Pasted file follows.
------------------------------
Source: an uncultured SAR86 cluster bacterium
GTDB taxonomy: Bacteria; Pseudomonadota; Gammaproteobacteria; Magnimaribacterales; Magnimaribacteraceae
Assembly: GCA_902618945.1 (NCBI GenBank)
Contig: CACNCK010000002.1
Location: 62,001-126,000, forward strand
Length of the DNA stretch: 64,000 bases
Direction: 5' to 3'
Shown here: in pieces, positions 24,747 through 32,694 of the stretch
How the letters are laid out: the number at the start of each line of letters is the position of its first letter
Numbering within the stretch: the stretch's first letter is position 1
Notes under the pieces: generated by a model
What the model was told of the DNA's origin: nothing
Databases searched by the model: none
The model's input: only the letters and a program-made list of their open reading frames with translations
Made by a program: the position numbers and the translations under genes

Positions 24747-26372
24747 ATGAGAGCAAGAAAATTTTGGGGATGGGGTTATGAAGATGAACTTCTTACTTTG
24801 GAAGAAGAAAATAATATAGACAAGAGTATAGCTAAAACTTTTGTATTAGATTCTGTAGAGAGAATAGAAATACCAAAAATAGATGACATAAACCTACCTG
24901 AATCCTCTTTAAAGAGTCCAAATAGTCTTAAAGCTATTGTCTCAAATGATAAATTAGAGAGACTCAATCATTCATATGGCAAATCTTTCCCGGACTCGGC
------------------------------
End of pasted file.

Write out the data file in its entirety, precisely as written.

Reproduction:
Source: an uncultured SAR86 cluster bacterium
GTDB taxonomy: Bacteria; Pseudomonadota; Gammaproteobacteria; Magnimaribacterales; Magnimaribacteraceae
Assembly: GCA_902618945.1 (NCBI GenBank)
Contig: CACNCK010000002.1
Location: 62,001-126,000, forward strand
Length of the DNA stretch: 64,000 bases
Direction: 5' to 3'
Shown here: in pieces, positions 24,747 through 32,694 of the stretch
How the letters are laid out: the number at the start of each line of letters is the position of its first letter
Numbering within the stretch: the stretch's first letter is position 1
Notes under the pieces: generated by a model
What the model was told of the DNA's origin: nothing
Databases searched by the model: none
The model's input: only the letters and a program-made list of their open reading frames with translations
Made by a program: the position numbers and the translations under genes

Positions 24747-26372
24747 ATGAGAGCAAGAAAATTTTGGGGATGGGGTTATGAAGATGAACTTCTTACTTTG
24801 GAAGAAGAAAATAATATAGACAAGAGTATAGCTAAAACTTTTGTATTAGATTCTGTAGAGAGAATAGAAATACCAAAAATAGATGACATAAACCTACCTG
24901 AATCCTCTTTAAAGAGTCCAAATAGTCTTAAAGCTATTGTCTCAAATGATAAATTAGAGAGACTCAATCATTCATATGGCAAATCTTTCCCGGACTCGGC